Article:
6. Well, they say life throws you some curveballs as my wife and I experienced this week. Our second son was due to enter the world arond February 25th. Wife started having contractions on Monday this week but was released after a quick checkup. Ended up back at the local hospital Tuesday and reality sank in when the Dr's told us we were being transferred to Stong Memorial in the city for early delivery. Skipping a few events our second son Riley joined us at 2:42am on 12/20. He will be spending the better part of two to two and a half months in the NICU. We are absolutely thankful he is doing as good as he can be, making progress everyday. Mom is also doing great. The past week has been flown by and has been mentally exhausting. I am very thankful for the support we have from family, friends and coworkers. I have enjoyed and taken comfort in the Red Power community through some of my own life events and others. As I write this, this morning it is yet again providing me a much needed breather for a few minutes.
  7. When I unmounted the last set of tires during restoration of my '51 OS6, it had flaking remnants of paint on the inside of the rim's. Tires had been changed once, maybe twice in its life time. I highly doubt my grandfater would have painted them, and the tires I took off the tractor were the same set on it when he sold it in the late '70's. I don't 100% recall what manufacturer was stamped in the rim but I think it was B.F. Goodrich.
  8. SAM86

    Its snowing! lets see your winter gear/toys

    My day to day around the house machine is a Kubota B2601. Pic from last winter. We just got 14" of snow last Friday and I was mowing leaves the week prior. Still had the mower deck on so I had to use the bucket. Kiddo had to have his own "blower" as well.
  9. SAM86

    Td6 stuck rack

    Probably going to need to soak it down with something more than alcohol. Marvels Mystery Oil did the job for me. Mine also took quite a bit of leverage (12" pry bar) to get the initial movement of the rack. Once it moved it still took substantial leverage to work it back and forth but decreased quickly. The more it moves the further the oil can work into the mating bore the rack slides in and dissolve the "gum".
  10. SAM86

    WD9 help needed

    Diesel wont cut a gummed up tank. Since its a small tank put half a gallon of vinegar in it with some odd nuts and bolt. Let it sit shake and repeat. You can also dump in a gallon of boiling water the help sofen up the varnish then use vinegar. I did one tank that had some stubborn varnish in the very bottom. I heated it with a heat gun untill it liquified, boiled, and burn off. All that came out was a little burnt powder and I had a clean tank.
  11. This is one thing on my long term list to do. To this point I have not found original or replacement thrust bearings for the king pins. At some point in the future, I would like to take one of my "6's" apart and see how much it would cost to have a bearing manufacturer maker the upper and lower races. You can pull them apart and replace just the ball bearings, only catch being I dont know the original size of the balls. They sit individually on the races. When you pull yours apart you will probably find the balls wont be bery round any more.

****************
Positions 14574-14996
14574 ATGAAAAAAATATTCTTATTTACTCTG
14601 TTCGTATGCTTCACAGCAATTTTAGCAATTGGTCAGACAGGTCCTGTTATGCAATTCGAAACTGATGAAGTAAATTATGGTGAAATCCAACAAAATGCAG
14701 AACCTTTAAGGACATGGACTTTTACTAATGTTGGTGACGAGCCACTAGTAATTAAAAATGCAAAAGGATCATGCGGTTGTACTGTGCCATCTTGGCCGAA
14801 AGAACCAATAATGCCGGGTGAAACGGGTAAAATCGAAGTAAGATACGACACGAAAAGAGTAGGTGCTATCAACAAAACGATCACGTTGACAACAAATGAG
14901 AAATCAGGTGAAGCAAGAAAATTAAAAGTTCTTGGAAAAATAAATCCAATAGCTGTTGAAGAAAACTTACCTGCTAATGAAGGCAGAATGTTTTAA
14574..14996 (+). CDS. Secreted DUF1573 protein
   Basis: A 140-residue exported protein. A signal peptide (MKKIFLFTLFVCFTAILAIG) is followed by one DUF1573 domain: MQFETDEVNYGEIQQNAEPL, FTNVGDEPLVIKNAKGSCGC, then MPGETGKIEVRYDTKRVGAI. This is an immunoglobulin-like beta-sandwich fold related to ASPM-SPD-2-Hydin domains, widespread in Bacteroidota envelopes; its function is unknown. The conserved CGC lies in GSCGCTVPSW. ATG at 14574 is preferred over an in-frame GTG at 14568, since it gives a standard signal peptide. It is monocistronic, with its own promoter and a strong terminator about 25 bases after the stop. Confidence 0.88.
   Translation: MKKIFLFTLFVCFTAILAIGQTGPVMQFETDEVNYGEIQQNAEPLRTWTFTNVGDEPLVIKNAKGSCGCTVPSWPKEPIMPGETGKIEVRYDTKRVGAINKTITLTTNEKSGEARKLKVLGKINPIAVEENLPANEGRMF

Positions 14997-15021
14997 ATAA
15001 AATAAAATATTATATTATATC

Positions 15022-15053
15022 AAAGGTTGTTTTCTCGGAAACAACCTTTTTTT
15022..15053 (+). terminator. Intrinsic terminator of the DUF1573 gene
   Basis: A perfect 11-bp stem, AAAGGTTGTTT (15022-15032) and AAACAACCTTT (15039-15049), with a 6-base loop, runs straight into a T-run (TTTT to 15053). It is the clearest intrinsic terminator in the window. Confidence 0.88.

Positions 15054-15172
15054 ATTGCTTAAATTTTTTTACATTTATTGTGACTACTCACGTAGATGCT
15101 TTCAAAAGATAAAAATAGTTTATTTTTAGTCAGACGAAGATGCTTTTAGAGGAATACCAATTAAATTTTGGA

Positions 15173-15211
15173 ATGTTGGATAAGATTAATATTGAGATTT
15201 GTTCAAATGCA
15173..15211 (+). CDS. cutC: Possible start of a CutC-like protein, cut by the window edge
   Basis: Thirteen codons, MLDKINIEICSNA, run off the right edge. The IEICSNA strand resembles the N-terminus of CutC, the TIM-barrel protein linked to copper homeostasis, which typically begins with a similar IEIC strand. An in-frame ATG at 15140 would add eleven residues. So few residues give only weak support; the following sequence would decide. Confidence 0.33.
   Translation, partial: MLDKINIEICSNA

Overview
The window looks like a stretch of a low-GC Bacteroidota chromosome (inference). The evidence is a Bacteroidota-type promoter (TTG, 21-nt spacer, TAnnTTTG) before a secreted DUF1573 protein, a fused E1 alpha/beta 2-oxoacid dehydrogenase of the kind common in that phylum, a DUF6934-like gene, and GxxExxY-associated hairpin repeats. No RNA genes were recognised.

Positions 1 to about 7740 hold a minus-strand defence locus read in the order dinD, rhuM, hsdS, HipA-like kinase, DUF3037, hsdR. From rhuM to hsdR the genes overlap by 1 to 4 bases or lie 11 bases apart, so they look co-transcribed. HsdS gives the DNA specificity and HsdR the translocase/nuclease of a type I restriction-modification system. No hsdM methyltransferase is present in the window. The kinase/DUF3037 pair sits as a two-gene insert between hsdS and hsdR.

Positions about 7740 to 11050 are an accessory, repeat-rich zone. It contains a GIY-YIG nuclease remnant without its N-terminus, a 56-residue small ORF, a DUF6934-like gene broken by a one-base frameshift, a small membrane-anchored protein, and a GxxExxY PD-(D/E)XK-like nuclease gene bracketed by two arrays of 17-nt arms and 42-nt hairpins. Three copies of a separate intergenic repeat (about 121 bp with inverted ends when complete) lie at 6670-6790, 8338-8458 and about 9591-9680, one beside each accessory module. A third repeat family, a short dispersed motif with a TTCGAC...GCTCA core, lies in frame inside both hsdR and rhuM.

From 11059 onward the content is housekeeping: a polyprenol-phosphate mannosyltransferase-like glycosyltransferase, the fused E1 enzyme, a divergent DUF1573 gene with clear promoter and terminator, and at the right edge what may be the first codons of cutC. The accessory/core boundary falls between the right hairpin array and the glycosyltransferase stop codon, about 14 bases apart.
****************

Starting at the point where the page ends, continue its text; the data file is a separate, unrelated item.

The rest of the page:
12. SAM86

    My helper this afternoon

    He may have been sleeping, but I bet he was dreaming about every bin you put on that truck. I wish I could have taken John with me the last two weeks helping at Stricklands, but I dont dare without a proper buddy seat. Pulled 120ish full bins out two weeks ago and set out 100ish empties this past Friday afternoon.
  13. SAM86

    TD6 project

    Replied to the topic in the General forum.
  14. SAM86

    Td6 stuck rack

    Here is the link I was thinking of. The first two pictures show the "rack" in its open and closed position looking through the removed oil fill neck
  15. SAM86

    Td6 stuck rack

    I just un-stuck the rack on my pump the way Grumpy Gaby described a month or so ago. The pump will hold alot of fluid, and if your front seal isnt in the best condition it will end up in your crankcase. I ended up pulling the oil drain plug out of my pump so each time I sprayed down the rack it helped flush out 70yrs of crud out of the bottom of the pump. You would be surprised how much crud can be hiding in there. It took me the better part of an hour, spraying the rack, and working it back and forth with a prybar in the pump until it was freely moving. You will know when you have it good when the throttle arm (disconneced frorm the rest of the throttle linkage) on the pump moves with little to no resistance. If it feels like you are pushing a spring back and fourth you need to continue soaking the rack down to remove varnish.